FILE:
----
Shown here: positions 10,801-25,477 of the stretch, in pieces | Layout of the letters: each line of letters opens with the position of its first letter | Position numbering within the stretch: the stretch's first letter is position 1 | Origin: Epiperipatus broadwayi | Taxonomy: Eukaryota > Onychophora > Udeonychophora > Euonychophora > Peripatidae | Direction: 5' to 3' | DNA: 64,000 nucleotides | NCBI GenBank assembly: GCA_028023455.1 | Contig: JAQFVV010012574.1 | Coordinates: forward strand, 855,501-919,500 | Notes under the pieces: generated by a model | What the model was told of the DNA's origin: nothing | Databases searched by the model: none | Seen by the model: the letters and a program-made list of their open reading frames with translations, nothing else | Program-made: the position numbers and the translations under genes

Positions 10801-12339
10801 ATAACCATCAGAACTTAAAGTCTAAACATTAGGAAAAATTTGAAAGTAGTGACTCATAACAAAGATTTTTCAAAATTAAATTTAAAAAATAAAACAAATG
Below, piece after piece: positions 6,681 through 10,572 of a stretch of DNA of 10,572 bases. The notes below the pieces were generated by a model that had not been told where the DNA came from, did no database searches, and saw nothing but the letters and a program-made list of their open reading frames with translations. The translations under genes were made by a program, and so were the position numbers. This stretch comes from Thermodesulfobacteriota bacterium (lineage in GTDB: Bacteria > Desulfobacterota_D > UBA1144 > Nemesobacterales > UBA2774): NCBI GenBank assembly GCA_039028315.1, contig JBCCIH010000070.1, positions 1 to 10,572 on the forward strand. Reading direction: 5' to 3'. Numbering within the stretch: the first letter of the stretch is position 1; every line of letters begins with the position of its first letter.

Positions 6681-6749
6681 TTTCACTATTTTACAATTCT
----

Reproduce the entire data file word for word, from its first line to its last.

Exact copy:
Shown here: positions 10,801-25,477 of the stretch, in pieces | Layout of the letters: each line of letters opens with the position of its first letter | Position numbering within the stretch: the stretch's first letter is position 1 | Origin: Epiperipatus broadwayi | Taxonomy: Eukaryota > Onychophora > Udeonychophora > Euonychophora > Peripatidae | Direction: 5' to 3' | DNA: 64,000 nucleotides | NCBI GenBank assembly: GCA_028023455.1 | Contig: JAQFVV010012574.1 | Coordinates: forward strand, 855,501-919,500 | Notes under the pieces: generated by a model | What the model was told of the DNA's origin: nothing | Databases searched by the model: none | Seen by the model: the letters and a program-made list of their open reading frames with translations, nothing else | Program-made: the position numbers and the translations under genes

Positions 10801-12339
10801 ATAACCATCAGAACTTAAAGTCTAAACATTAGGAAAAATTTGAAAGTAGTGACTCATAACAAAGATTTTTCAAAATTAAATTTAAAAAATAAAACAAATG
Below, piece after piece: positions 6,681 through 10,572 of a stretch of DNA of 10,572 bases. The notes below the pieces were generated by a model that had not been told where the DNA came from, did no database searches, and saw nothing but the letters and a program-made list of their open reading frames with translations. The translations under genes were made by a program, and so were the position numbers. This stretch comes from Thermodesulfobacteriota bacterium (lineage in GTDB: Bacteria > Desulfobacterota_D > UBA1144 > Nemesobacterales > UBA2774): NCBI GenBank assembly GCA_039028315.1, contig JBCCIH010000070.1, positions 1 to 10,572 on the forward strand. Reading direction: 5' to 3'. Numbering within the stretch: the first letter of the stretch is position 1; every line of letters begins with the position of its first letter.

Positions 6681-6749
6681 TTTCACTATTTTACAATTCT